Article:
Exploring Strange and Dangerous Desires
Helping the players empathize with their characters’ conflicted desires can build their investment in the game. Desire is wonderful and terrible. It pushes and pulls us in directions we never expected to go, in ways we may find unimaginable until we’re actually doing them. Desire isn’t just about sex—it’s about all the things we do for and because of our objects of desire, the things we give up for their sake, and the ways we change our whole lives for them. Sometimes these changes are marvelous, often they’ve got a funny side, and sometimes they’re downright horrific. This tool will help you represent that last kind of desire in your game, focusing on strange desires, on the clash of desire-driven wants with other values, and on the question of what’s really monstrous when all’s said and done.
Even if you focus on desire, your game need not make a turn for the erotic. Our goal is to emphasize the sensations of desire—wanting what someone feels they shouldn’t want, the hardships (and rewards) of pursuing the subject of ambiguous desire, the feelings of satisfaction and regret at a desire fulfilled, and so on. This book doesn’t have any advice on playing out actual sexual acts; you’re on your own for that.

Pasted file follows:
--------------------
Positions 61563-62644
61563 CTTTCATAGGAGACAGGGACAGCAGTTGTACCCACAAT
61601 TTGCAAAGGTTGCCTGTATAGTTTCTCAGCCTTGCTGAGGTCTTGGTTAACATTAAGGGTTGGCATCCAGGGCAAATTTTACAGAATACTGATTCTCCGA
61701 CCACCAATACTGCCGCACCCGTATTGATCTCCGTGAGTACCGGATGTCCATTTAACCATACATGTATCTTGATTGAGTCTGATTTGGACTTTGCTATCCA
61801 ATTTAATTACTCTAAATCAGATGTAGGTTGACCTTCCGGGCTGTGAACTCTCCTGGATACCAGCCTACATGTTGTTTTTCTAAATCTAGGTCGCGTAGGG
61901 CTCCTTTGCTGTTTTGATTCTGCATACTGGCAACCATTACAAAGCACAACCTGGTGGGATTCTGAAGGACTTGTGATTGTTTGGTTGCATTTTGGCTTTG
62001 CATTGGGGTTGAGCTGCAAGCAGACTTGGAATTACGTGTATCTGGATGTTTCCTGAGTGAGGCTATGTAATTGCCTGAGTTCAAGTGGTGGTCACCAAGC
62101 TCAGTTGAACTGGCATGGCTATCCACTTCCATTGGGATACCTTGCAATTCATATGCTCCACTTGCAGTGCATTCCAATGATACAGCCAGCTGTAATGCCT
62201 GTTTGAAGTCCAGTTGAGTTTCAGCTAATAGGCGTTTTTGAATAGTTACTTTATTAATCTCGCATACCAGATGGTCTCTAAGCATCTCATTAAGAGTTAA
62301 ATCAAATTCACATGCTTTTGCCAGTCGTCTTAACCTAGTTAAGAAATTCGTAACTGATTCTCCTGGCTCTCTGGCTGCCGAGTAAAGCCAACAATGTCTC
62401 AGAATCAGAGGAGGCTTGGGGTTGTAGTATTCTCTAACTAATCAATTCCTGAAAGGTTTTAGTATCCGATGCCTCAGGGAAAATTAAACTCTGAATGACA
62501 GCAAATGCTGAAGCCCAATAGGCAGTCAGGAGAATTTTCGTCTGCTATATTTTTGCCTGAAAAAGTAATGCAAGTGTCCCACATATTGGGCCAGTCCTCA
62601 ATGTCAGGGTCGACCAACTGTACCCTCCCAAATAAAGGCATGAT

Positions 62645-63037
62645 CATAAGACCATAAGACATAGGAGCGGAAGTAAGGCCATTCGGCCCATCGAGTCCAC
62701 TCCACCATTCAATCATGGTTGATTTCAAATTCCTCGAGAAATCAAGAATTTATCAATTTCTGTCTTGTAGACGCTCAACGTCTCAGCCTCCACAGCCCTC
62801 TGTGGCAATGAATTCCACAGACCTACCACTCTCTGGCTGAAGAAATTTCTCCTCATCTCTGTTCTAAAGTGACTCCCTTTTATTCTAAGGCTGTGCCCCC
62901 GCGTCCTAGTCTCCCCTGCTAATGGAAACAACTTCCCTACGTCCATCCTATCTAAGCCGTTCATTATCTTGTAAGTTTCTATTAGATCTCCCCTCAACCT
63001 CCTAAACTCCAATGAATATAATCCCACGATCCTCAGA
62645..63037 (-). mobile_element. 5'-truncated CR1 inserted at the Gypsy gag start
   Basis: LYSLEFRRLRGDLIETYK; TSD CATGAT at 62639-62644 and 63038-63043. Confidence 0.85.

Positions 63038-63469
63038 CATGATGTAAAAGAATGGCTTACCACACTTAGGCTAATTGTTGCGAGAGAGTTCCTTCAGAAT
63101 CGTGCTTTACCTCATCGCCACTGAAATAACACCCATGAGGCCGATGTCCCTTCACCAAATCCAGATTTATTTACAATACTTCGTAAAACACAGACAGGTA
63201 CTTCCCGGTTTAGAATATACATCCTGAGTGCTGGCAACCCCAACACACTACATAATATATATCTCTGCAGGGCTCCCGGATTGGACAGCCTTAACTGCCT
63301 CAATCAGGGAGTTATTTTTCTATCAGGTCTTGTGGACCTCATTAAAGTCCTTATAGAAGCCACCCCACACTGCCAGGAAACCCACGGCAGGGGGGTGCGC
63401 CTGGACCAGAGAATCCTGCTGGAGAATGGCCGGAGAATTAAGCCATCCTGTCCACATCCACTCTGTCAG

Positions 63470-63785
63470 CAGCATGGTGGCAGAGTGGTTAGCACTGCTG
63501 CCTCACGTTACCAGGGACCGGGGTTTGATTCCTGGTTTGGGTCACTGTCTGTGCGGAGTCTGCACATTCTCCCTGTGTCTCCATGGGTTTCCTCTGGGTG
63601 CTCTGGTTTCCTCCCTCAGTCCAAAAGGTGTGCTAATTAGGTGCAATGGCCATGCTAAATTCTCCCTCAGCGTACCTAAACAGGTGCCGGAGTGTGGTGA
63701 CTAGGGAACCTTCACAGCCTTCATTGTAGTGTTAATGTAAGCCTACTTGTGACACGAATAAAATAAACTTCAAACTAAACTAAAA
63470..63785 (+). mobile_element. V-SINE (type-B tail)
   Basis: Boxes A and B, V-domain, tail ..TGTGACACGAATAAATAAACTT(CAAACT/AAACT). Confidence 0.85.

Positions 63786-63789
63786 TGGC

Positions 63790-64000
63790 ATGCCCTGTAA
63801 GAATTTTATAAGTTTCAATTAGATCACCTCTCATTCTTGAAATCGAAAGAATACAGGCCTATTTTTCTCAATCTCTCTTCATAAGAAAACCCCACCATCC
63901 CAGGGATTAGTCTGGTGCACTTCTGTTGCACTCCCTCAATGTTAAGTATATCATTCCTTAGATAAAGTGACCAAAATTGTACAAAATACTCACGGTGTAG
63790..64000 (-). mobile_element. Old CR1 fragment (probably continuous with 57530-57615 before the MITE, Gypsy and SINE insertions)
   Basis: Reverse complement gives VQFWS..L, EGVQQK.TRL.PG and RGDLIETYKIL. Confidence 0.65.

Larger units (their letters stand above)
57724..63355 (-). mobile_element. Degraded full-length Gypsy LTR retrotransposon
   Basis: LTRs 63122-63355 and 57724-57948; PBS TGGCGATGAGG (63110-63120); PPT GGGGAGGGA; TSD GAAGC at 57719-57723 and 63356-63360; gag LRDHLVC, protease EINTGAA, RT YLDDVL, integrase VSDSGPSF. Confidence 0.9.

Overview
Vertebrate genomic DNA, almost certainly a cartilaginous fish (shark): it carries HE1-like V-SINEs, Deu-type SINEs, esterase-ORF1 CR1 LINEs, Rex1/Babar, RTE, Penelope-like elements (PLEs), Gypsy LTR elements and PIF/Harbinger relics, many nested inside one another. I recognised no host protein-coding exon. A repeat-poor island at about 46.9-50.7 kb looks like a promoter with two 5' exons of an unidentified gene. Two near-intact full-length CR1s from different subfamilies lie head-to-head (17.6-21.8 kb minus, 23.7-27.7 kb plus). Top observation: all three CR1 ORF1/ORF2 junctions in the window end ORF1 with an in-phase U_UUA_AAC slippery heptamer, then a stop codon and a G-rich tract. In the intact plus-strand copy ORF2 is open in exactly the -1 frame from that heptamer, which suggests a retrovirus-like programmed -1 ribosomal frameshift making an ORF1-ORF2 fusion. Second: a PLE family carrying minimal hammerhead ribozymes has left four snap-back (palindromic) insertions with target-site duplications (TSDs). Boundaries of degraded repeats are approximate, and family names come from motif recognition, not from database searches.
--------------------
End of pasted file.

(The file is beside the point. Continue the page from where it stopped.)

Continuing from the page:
The key to horror from desire is the conflict between desire and repulsion for the same object. If you only wanted people of a sort you typically found attractive and had reason to believe wouldn’t be harmful for you, there’d be little room for horror. If you only felt fear, anger, and repulsion toward a person, then your horror would have little room for desire. When both combine, any conviction in sensible rules of desire fall apart and things seem terribly, horribly, wonderfully possible.
Before the Game
During game creation, discuss whether the group wants the sensual horror of desire to be a notable factor in the game. Making it so has a significant impact on the feel of the game—characters will spend more time agonizing over their conflicted desires and their mental and emotional state than some groups are comfortable with. It’s the difference between Day of the Dead and Life After Beth or Warm Bodies.
During the Game: Intensity Aspects
A character who forms a bond of intense emotional engagement with someone or something else in the game can change one of their character aspects at a minor milestone to an intensity aspect like Captivated by Her Mysterious Charms, Always Thinking of What It Hints At, or Repelled by Him, But Unable to Leave Him that represents their desire.
Characters can also gain intensity aspects due to accepting an extreme consequence or when they’re taken out in an appropriate conflict.
Unlike normal aspects, intensity aspects have a numerical rating to reflect the magnitude and direction of the engagement. A persistent but controllable attraction starts at +1, up to +3 for all-consuming desire that’s leading the character to neglect the rest of their life for the sake of the attraction. Persistent but controllable repulsion starts at -1, down to -3 for all-consuming hatred and fear. One of the keys to the horror of desire is that engagement can change its nature as well as its intensity in an instant.